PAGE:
I don’t condone sharp practices, including exaggerating or simply making up time recordings, in any way, but we all know in many places there is a blind eye turned to stacking hours on those files that are perceived as being able to “take it”, coupled with severe pressure on many associates to somehow magic hours out of their backside when teams are quiet. Meanwhile, partners are sometimes telling assistants they are billing too many hours even with they’re just honestly recording, simply because they will have to go through the hassle of getting that written off by another partner and/or they have underquoted to get the work through the door, then on the flip side, failing to bring enough work in and hogging the work that there is, so that they themselves look busy. You see all of this, all the time, together with systematic non-allocation of work to team members that firms want rid of.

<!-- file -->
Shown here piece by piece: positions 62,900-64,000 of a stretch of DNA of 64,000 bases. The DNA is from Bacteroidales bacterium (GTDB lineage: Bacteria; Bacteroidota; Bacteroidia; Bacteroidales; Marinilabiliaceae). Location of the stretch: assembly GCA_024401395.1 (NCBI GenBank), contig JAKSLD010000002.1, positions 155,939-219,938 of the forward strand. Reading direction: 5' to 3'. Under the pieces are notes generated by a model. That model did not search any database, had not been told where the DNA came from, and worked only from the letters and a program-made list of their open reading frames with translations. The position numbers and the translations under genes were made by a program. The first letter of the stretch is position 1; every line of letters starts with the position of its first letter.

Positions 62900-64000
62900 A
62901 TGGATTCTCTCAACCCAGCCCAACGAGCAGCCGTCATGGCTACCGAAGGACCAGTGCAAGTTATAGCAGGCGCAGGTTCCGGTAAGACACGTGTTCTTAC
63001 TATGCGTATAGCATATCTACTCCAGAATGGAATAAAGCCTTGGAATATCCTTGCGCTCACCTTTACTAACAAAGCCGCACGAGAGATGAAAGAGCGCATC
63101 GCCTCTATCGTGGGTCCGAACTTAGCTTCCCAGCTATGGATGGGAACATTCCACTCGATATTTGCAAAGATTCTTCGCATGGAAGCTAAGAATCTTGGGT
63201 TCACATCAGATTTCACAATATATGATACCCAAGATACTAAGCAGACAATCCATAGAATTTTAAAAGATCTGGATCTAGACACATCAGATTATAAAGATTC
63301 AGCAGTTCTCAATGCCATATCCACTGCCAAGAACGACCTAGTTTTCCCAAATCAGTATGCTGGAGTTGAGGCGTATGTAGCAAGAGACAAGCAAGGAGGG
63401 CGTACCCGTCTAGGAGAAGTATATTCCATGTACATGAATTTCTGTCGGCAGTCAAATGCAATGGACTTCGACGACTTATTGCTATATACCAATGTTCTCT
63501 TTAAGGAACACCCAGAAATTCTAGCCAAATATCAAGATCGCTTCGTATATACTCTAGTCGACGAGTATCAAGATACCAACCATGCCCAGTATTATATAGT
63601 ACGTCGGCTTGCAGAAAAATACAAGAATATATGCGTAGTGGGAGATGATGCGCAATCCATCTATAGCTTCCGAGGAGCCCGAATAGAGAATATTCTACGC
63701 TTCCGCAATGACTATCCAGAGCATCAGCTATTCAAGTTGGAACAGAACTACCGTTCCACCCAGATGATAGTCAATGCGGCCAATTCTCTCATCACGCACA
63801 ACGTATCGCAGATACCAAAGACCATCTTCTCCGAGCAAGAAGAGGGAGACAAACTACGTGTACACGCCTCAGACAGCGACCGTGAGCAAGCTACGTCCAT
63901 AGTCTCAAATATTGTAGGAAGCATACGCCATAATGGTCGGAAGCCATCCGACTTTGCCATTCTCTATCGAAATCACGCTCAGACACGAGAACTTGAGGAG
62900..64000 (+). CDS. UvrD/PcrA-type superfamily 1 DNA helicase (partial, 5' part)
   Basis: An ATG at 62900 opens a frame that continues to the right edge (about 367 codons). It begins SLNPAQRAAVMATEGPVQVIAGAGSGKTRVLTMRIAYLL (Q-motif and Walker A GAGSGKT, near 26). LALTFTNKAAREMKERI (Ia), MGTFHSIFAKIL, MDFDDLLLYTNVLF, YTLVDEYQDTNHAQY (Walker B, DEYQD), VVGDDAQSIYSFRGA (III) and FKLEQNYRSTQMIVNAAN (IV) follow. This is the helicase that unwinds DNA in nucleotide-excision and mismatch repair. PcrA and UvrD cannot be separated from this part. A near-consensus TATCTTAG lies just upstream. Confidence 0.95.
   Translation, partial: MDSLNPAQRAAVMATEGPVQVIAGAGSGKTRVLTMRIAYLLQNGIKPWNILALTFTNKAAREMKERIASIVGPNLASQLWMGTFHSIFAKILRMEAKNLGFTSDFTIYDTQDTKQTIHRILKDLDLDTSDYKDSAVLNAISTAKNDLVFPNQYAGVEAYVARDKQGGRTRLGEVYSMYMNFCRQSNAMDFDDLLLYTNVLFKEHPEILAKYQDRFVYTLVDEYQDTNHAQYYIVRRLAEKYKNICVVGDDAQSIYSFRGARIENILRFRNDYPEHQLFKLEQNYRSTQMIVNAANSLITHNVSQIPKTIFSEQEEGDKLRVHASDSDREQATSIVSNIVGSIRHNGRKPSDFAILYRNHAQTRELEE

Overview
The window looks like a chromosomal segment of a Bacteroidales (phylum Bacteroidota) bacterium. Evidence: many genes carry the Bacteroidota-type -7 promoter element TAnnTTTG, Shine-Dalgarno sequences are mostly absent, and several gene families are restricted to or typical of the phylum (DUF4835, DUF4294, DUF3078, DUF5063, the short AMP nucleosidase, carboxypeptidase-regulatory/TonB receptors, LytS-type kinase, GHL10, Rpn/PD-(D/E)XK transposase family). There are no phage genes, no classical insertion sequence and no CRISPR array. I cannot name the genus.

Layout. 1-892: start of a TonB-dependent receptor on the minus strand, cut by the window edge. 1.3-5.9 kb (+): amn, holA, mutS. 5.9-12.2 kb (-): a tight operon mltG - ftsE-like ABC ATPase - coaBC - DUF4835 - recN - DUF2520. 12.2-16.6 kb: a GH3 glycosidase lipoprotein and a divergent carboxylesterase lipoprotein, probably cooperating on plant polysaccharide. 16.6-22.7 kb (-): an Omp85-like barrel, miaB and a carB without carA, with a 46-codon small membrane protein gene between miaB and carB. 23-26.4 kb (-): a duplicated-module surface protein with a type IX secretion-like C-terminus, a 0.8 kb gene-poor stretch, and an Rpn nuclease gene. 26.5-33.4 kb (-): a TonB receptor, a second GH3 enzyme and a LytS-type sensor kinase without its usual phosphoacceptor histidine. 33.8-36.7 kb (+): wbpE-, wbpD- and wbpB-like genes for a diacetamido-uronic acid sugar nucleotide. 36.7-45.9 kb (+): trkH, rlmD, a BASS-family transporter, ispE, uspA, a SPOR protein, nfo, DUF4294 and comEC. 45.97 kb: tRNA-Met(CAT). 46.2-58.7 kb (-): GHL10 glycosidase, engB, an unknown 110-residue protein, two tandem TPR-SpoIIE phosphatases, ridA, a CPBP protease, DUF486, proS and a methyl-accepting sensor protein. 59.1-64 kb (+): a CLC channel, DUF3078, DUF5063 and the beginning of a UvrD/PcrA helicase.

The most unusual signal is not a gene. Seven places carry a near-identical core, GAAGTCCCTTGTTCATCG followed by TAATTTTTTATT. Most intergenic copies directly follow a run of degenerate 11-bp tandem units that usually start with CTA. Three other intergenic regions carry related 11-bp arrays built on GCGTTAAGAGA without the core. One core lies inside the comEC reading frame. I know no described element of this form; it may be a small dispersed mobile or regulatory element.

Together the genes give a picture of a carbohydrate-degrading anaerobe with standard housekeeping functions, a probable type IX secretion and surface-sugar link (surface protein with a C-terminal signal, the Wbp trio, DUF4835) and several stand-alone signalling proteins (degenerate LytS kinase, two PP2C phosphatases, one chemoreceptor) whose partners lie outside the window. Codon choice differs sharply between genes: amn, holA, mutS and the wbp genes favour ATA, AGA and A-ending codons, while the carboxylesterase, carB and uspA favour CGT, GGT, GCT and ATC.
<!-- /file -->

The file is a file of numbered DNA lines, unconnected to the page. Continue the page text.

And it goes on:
Sending this guy on some ethics course or other and giving him a formal reprimand would have done the job to the extent it wasn’t already covered by being fired. I have commented before that there is an obsessive focus on “honesty” from the regulator, so that even relatively minor dishonesty incidents are an automatic striking-off, with no view of the punishment being proportionate to the nature of the offence. Same sanction from the regulator for padding timesheets (if you can prove it as in this case, and let’s face it, we have all encountered people who routinely inflate their hours and get away with it) that wouldn’t have made it to an invoice, as you get if you had, say, stolen client monies from vulnerable clients for your own benefit. Meanwhile, you can bully, overwork and force out more junior staff to the severe detriment of their mental health, over and over, and no-one does anything about it.